|The intrepid tourist at Anzac Cove|
Getting to GallipoliSometimes taking pictures from a moving bus works. I won't show you the ones that didn't.
|landscape - somewhere in Turkey|
|village - Somewhere in Turkey|
|First view of Eceabat|
|Memorial and cemetery at Anzac Cove|
You have to be thereAfter a not particularly inspiring lunch at the not particularly inspiring Grand Hotel at Eceabat, we embussed again for Anzac Cove. Our guide was a total history tragic who'd done plenty of homework and had a folder full of historic photographs to compare with what we could see today.
Hasan, our guide.
At Chunuk Bair in front of the Turkish Infantry
Monument (and our bus)
Hasan suggested this mis-information was intended to encourage raw and inexperienced soldiers, but we can think of a much more likely explanation, can't we, kiddies?
|"Brighton Beach" at Gaba Tepe|
|Sphinx and Plugge's Plateau from North Beach|
MonumentsThese days the peninsula bristles with monuments and headstones rather than weaponry. The Turks have some particularly impressive ones, like this one depicting a Turkish soldier assisting a wounded Englishman.
Turkish monument at Ari Burnu
The lady in colourful robes is, in fact, a very Australian Event
Organiser from Sydney
|Lone Pine monument and cemetery|
Turkish monument with narrative of the battlefield at Chunuk Bair.
It consists of five of these monoliths arranged in a semicircle,
representing a hand turned upwards towards God.
BattlefieldsThe thing that really struck me was how small the area is. I have read about it, looked at the maps, and even written a small amount, but it's not until you get down on the ground that it strikes home just how futile and frustrating the whole exercise was. In their official history of the 12th Battalion my grandfather and Col Newton both expressed exasperation at being forced to withdraw from the peninsula with the job not done, but I suspect they were pretty glad to go. The whole operation was crammed into a few square kilometres and you seem to come across another cemetery or monument every few hundred metres.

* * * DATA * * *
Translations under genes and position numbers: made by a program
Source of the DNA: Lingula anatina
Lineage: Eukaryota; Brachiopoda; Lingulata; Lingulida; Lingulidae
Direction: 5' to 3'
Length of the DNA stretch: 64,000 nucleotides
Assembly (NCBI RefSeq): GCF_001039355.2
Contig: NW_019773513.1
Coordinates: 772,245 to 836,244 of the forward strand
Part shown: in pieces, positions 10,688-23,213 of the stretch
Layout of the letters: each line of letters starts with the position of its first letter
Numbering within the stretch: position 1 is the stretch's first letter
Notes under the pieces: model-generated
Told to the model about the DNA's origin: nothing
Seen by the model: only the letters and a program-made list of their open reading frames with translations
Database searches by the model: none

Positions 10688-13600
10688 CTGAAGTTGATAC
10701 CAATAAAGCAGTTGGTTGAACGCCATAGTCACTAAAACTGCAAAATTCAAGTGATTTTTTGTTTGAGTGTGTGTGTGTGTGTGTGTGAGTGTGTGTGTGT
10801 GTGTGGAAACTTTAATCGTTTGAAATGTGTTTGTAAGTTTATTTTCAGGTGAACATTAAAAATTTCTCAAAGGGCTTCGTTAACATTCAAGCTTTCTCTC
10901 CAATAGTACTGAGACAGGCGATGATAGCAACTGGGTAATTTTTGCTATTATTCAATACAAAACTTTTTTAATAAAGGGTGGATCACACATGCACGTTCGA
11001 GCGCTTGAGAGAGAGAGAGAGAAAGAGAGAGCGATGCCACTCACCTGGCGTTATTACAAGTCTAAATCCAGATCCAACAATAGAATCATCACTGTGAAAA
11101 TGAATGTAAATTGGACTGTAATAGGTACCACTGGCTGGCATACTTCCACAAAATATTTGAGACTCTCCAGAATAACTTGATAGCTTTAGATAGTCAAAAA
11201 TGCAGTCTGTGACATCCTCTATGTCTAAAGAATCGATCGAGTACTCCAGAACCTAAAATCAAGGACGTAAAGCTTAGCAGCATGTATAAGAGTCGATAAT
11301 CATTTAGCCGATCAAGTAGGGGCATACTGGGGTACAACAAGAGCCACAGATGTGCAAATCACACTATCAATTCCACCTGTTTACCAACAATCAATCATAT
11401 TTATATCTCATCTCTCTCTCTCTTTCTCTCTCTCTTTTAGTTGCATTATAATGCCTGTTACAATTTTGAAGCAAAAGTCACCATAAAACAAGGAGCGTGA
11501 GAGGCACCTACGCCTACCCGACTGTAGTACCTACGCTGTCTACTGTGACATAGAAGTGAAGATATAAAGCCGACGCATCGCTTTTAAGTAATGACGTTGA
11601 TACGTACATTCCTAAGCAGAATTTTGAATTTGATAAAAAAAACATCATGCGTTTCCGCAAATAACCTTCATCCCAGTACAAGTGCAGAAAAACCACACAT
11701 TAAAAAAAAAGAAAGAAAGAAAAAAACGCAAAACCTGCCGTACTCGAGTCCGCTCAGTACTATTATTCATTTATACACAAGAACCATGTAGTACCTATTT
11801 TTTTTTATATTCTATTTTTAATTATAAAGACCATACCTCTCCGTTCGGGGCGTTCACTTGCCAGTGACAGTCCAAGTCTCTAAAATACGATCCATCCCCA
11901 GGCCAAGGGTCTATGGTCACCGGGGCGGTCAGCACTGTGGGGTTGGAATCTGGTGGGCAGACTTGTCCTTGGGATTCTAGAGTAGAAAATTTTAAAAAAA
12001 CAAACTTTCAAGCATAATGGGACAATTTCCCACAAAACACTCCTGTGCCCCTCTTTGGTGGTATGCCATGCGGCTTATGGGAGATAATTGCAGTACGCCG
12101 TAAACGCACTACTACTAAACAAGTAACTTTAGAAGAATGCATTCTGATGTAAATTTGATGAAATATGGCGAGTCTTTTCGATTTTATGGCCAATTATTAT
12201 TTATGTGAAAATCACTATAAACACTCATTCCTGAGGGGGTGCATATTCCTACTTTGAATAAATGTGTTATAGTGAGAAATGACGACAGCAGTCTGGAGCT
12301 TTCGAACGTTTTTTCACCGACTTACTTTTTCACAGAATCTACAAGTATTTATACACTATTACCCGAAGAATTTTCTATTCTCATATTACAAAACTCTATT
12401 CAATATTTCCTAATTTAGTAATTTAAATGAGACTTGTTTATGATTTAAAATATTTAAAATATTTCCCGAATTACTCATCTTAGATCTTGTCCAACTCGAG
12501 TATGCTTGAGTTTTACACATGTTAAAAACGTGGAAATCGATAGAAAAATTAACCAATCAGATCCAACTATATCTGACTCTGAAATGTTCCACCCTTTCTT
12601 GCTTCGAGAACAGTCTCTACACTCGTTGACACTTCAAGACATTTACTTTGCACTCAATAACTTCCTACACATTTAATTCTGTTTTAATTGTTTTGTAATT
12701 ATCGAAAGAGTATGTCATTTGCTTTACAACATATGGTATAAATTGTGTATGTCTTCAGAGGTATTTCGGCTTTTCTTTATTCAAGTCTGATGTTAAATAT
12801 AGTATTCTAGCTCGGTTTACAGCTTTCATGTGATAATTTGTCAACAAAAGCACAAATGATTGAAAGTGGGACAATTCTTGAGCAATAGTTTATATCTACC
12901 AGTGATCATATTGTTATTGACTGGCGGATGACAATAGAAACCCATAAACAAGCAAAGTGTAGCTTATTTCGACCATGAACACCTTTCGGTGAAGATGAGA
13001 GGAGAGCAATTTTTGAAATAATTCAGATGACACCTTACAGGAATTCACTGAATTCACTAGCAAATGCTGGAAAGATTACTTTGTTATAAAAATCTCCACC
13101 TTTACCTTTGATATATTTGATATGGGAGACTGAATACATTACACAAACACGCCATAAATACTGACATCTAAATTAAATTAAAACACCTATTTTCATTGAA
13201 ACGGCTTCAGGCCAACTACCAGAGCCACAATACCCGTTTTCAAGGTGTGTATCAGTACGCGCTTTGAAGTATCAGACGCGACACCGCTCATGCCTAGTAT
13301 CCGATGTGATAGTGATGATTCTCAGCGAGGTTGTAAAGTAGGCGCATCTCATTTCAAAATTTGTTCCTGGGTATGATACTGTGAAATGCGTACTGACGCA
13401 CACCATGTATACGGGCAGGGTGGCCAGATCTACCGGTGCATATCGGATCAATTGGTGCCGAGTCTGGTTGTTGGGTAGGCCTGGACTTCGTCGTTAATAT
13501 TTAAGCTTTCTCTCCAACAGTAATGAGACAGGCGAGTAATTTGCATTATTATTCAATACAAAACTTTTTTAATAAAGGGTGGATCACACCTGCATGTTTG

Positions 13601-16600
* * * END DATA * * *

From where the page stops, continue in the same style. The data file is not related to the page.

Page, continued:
|view from Lone Pine|
|Schrapnel Gully from Turkish machine gun position|
The row of pine trees in the distance marks the position of the Australian trenches at Lone Pine; Turkish trenches were to the left, close behind where the memorial is now (you can just make it out as a dot to the left of the pine trees). This gully was the only supply route from the depot at North Beach and despite plenty of protective sandbag walls Turkish snipers did make life rather difficult for the Australians.
The brown rectangle in the foreground is an ancient Turkish water tank, left over from the war.
These two photographs are of the view from The Nek towards the English position at Suvla Bay, near the big salt lake visible in the distance.
|reconstructed entrances to Turkish and Australian |
tunnels at The Nek
There is little more than the width of this road between the two tunnel entrances above; there probably weren't any tourists standing between them in 1915, though.
|Trenches at The Nek - as they are today|
|Monument to the Turkish people. |
It incorporates copies of at least two of the
monuments at Gallipoli
|Relief map of the Gallipoli peninsula; this is the Anzac Cove bit|
|Diorama of Turkish trenches|
I spent the night at the Grand Hotel, Eceabat. That's it at the end of the street.
“Grand” might have been a bit of a misnomer, but the view from the roof was splendid. And that's Anatolia across the water.
By the way, the Australian Government has a really good website for Battlefield Tourists:http://www.anzacsite.gov.au/
Oh yes - I mentioned legends.
There are several of these panels ranged around the display area above. They sound a bit jingoistic, but after all the Gallipoli campaign was even more important to the Turks than to us distant Australians. And they did win.
So we'd better go and have a look at Troy, hadn't we?